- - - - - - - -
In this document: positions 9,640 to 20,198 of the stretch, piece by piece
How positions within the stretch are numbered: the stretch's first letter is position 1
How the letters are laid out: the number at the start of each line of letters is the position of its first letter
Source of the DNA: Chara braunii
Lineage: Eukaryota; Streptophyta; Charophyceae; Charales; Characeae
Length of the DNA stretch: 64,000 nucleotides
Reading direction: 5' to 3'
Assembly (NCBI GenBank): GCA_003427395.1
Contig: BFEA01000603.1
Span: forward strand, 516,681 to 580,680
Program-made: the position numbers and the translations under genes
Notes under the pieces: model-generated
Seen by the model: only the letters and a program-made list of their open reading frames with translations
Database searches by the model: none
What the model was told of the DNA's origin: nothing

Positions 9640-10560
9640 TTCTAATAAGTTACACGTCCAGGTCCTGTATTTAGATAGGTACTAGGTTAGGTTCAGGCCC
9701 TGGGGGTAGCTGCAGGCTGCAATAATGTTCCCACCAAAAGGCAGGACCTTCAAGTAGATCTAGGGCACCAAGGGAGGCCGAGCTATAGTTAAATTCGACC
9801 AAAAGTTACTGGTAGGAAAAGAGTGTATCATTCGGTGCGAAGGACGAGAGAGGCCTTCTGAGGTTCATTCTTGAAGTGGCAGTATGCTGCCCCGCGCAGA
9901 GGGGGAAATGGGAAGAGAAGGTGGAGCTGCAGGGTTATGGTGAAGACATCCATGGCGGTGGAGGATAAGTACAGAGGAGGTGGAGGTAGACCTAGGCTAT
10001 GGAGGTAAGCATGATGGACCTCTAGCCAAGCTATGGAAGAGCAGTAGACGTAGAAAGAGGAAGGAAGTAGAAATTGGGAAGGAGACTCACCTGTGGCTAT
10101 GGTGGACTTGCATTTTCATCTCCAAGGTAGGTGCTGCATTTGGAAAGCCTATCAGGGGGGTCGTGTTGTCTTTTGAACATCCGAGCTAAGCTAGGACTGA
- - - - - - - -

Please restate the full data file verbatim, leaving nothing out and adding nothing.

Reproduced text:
In this document: positions 9,640 to 20,198 of the stretch, piece by piece
How positions within the stretch are numbered: the stretch's first letter is position 1
How the letters are laid out: the number at the start of each line of letters is the position of its first letter
Source of the DNA: Chara braunii
Lineage: Eukaryota; Streptophyta; Charophyceae; Charales; Characeae
Length of the DNA stretch: 64,000 nucleotides
Reading direction: 5' to 3'
Assembly (NCBI GenBank): GCA_003427395.1
Contig: BFEA01000603.1
Span: forward strand, 516,681 to 580,680
Program-made: the position numbers and the translations under genes
Notes under the pieces: model-generated
Seen by the model: only the letters and a program-made list of their open reading frames with translations
Database searches by the model: none
What the model was told of the DNA's origin: nothing

Positions 9640-10560
9640 TTCTAATAAGTTACACGTCCAGGTCCTGTATTTAGATAGGTACTAGGTTAGGTTCAGGCCC
9701 TGGGGGTAGCTGCAGGCTGCAATAATGTTCCCACCAAAAGGCAGGACCTTCAAGTAGATCTAGGGCACCAAGGGAGGCCGAGCTATAGTTAAATTCGACC
9801 AAAAGTTACTGGTAGGAAAAGAGTGTATCATTCGGTGCGAAGGACGAGAGAGGCCTTCTGAGGTTCATTCTTGAAGTGGCAGTATGCTGCCCCGCGCAGA
9901 GGGGGAAATGGGAAGAGAAGGTGGAGCTGCAGGGTTATGGTGAAGACATCCATGGCGGTGGAGGATAAGTACAGAGGAGGTGGAGGTAGACCTAGGCTAT
10001 GGAGGTAAGCATGATGGACCTCTAGCCAAGCTATGGAAGAGCAGTAGACGTAGAAAGAGGAAGGAAGTAGAAATTGGGAAGGAGACTCACCTGTGGCTAT
10101 GGTGGACTTGCATTTTCATCTCCAAGGTAGGTGCTGCATTTGGAAAGCCTATCAGGGGGGTCGTGTTGTCTTTTGAACATCCGAGCTAAGCTAGGACTGA